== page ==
I’ve read some stories of people going hungry in some places and I’ve seen the ‘tent cities’ but we’re nowhere near the GD levels yet, and I’m not sure we will get there.

  43. danm says:

    if anyone can define what that is, it would be a huge help —
    ——-
    In Wikipedia they say 10% decline in GDP, and recession lasting more than 3 years.

    They don’t say if GDP flat (not losing 10% ) because of trillions of government injections negates the whole thing. Obviously we’re not 3 years in yet.

  44. Mannwich says:

    I agree, Barry. I wouldn’t call it a “Depression” per se (although I like “Benign Depression”), but I think getting into trying to label this (and other things) misses The Big Picture. That’s all.

  45. rahuldeodhar says:

    I think it would be interesting to compare what happened in Europe around the time of great depression. Its possible what happens in US will be a parallel to what happened to Europe as economic power was drained from the continent and shifted towards the new world.

  46. cvienne says:

    @BR

    I hate myself when I do this, but in this thread, I’m getting myself too bogged down into individual talking points (based on how my perspective related to those talking points on a “head to head” basis)…

    But BR, this is directed at YOU in a macro perspective… I pretend no claims to being RIGHT (nor wish to be)…

    Based on reading BR vs. MISH, I’d have to STRONGLY lean towards what I perceive to be the Mish argument… I’ve posted enough comments in this thread alone for one to try and piece together a synthesis of my viewpoint, but I’m going to argue yet another one here…

    BR – My impression is that someone like you would, say, have MORE TO LOSE, than the average Joe if this turns out to be a “wim-dam-doodle” of a DECESSION…

    To be fair, others may have LESS TO LOSE, so it is easier for them to to hold their own viewpoints (and therefore, be more cavalier with regards to their expressions)…

    It comes down to behavioral sociological dynamics… In a time of compression, the “have nots” want the “haves” to be brought down, whereas, in a time of expansion, the “haves” want the “have nots” to upgrade…

    So BR, if the WORST were to happen, a lifestyle such as yours, of jet-setting to Vail, signing book autographs, and “weekending” in East Egg with the Ferrari/Porsche/Bentley set would lose either its aura, or desirability… Whereas, some some creep “unabomber type”, might see zero net change in his status… As Bob Dylan put it “When you got nothing, you got nothing to lose”…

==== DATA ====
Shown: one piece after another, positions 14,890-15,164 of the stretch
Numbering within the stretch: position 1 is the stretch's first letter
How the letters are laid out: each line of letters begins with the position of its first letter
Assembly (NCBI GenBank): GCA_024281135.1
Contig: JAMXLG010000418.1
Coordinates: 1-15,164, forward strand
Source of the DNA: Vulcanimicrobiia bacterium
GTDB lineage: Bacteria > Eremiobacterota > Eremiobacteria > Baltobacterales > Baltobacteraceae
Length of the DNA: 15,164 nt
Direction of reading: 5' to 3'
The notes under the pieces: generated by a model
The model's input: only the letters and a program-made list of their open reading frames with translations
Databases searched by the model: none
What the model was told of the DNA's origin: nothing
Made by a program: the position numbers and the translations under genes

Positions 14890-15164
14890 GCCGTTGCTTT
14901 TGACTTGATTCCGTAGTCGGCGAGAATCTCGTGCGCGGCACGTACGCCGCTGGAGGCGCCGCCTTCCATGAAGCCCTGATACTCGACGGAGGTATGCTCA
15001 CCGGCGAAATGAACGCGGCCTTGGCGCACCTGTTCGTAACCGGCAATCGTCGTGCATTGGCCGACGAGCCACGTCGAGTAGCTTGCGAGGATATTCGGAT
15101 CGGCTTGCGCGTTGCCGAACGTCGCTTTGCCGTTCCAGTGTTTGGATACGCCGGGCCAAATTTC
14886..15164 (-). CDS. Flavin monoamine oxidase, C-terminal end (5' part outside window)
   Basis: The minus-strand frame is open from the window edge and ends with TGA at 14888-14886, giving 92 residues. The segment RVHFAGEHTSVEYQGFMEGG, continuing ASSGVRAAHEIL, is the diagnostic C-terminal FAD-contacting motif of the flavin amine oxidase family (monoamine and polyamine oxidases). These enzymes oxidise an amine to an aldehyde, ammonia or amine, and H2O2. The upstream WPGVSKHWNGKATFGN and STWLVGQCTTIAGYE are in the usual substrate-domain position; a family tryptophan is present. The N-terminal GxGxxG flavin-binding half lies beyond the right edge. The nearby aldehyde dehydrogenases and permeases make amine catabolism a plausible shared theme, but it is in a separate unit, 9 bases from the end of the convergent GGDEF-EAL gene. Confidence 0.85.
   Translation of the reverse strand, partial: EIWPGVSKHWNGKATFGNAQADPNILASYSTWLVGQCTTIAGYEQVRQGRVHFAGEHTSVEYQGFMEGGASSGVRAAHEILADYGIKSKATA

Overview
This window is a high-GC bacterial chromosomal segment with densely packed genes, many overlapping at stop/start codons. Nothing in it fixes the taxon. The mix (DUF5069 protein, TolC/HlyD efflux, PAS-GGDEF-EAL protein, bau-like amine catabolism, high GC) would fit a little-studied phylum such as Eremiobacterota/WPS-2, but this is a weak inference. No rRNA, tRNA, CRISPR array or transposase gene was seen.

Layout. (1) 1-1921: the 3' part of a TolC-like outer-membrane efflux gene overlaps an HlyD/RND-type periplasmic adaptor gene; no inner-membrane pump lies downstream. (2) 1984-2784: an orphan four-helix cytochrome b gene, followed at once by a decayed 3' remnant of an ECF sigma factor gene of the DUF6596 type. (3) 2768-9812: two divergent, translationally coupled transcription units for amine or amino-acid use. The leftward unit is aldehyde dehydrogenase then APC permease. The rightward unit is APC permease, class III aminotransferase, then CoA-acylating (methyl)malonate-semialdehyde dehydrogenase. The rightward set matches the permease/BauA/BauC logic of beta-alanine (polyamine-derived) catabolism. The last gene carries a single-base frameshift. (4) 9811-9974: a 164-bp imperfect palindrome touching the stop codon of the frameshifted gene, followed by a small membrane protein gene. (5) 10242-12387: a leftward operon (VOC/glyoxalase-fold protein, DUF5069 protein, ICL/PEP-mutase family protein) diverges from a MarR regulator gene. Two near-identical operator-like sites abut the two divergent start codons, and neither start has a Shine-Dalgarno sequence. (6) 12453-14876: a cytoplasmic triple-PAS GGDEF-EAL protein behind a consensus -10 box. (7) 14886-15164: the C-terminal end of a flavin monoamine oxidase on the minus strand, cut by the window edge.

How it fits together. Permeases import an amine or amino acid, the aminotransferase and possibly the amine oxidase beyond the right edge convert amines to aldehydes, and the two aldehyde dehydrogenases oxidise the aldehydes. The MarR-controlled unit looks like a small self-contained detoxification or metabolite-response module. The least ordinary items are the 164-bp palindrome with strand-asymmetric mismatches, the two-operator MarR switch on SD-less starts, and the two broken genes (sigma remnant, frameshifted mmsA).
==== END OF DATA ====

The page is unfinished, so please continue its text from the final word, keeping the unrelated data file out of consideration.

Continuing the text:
I don’t know you as a private person, therefore I can’t judge your capacity to, say, “dumb it down”… Perhaps you have a high aptitude for that (but “kicking it in Maine, in a canoe & some fishing with Kotok & the boys” doesn’t exactly cut it as ROUGHING IT if you know what I mean)… On that end, I’d rather hear you got some poison ivy (like ben earlier this summer, or like I’ve been scratching on for the past 2 weeks because you were doing some weeding in your yard, and not PAYING an unwashed illegal alien to do so)… Or something of that nature…

    Anyway, the bottom line is this… Not that you need any CAUTIONARY words from the likes of me, but I’d take extra care to see if any thoughts I had, (what I personally stood to gain or lose) based on whatever the macroeconomic outcome might be, were shaded one way or another because I happened to be situated on a particular “x”/”y” point of the overall matrix…

    ~~~

    BR: Valid points, and I have often wondered about the bias inherent in overpaid Wall St economists and analysts who only see the world through the lens of their own pocketbooks.

    However, I am much more associated with the bearish than bullish camps — the Dow 6,800 forecast, Cult of the Bear, the anti-Bailout positioning, etc. — so in a perverse way, one can argue the worse this gets, the better it is for me personally.

    Regardless, I calls it as I sees it.

  47. Mannwich says:

    I’m also uncomfortable talking about this like it’s in the rear-view mirror. Common sense tells me we should be careful with that but what do I know? I’m not “buying the dips” here.

  48. Todd says:

    There are some major differences between then and now. Some factors help, some hurt.

    1st are the safety nets, it translates that the pain and suffering will not be as bad. The flip side is that since there is not as much pain and suffering things sill take longer to resolve. It’s just spread out over a longer time period.